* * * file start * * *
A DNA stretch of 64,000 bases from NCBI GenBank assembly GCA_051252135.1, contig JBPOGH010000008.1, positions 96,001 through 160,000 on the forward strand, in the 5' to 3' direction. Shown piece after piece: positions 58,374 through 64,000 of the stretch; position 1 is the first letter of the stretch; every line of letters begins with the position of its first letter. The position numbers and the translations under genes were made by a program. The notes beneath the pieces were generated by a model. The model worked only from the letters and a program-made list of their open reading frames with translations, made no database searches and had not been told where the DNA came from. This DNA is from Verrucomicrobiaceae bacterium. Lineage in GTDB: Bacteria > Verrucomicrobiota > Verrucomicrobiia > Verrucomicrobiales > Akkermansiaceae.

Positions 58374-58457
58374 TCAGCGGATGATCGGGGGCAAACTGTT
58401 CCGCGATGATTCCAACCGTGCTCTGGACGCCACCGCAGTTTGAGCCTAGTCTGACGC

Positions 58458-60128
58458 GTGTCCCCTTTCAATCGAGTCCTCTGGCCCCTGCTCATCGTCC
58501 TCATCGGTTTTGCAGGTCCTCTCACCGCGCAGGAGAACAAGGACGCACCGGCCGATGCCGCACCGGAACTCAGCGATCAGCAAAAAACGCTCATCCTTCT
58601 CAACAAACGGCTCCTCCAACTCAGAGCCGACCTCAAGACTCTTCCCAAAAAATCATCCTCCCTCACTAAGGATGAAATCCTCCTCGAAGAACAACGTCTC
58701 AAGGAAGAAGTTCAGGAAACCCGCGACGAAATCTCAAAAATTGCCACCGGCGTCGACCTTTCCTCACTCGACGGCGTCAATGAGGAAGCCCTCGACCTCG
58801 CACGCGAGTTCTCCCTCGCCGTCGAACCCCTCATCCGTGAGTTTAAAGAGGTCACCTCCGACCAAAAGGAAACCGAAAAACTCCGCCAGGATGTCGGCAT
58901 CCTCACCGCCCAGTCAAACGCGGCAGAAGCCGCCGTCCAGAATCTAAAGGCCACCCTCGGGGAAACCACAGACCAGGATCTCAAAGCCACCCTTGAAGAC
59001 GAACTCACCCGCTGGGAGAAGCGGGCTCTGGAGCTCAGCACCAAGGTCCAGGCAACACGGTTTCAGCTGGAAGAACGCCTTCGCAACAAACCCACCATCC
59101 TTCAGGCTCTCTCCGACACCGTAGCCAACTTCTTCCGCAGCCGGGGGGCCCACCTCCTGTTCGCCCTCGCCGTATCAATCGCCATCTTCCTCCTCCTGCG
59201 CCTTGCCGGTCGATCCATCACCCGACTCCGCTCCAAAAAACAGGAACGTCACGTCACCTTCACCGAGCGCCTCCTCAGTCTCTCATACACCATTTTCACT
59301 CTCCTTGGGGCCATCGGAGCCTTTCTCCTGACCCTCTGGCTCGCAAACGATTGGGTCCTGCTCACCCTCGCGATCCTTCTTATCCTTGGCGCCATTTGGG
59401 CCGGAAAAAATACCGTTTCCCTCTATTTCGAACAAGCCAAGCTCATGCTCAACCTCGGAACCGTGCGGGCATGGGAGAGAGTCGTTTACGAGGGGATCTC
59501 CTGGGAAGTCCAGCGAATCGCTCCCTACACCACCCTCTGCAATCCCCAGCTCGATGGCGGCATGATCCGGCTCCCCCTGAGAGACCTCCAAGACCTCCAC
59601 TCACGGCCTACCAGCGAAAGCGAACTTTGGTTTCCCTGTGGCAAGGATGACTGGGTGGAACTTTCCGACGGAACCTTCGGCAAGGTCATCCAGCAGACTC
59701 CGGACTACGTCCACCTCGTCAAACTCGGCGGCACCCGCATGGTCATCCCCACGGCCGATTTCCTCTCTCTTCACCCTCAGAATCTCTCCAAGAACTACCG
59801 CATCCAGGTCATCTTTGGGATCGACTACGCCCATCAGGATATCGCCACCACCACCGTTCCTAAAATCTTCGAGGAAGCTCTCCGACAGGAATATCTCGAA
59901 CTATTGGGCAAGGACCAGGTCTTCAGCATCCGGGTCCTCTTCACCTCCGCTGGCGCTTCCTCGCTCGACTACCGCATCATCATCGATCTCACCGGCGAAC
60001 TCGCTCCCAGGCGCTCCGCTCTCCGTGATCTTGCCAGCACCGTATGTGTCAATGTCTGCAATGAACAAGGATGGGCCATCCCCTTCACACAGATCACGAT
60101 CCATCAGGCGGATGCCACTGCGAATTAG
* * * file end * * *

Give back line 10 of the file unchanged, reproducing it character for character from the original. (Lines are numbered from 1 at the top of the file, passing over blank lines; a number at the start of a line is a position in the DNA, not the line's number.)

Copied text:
58801 CACGCGAGTTCTCCCTCGCCGTCGAACCCCTCATCCGTGAGTTTAAAGAGGTCACCTCCGACCAAAAGGAAACCGAAAAACTCCGCCAGGATGTCGGCAT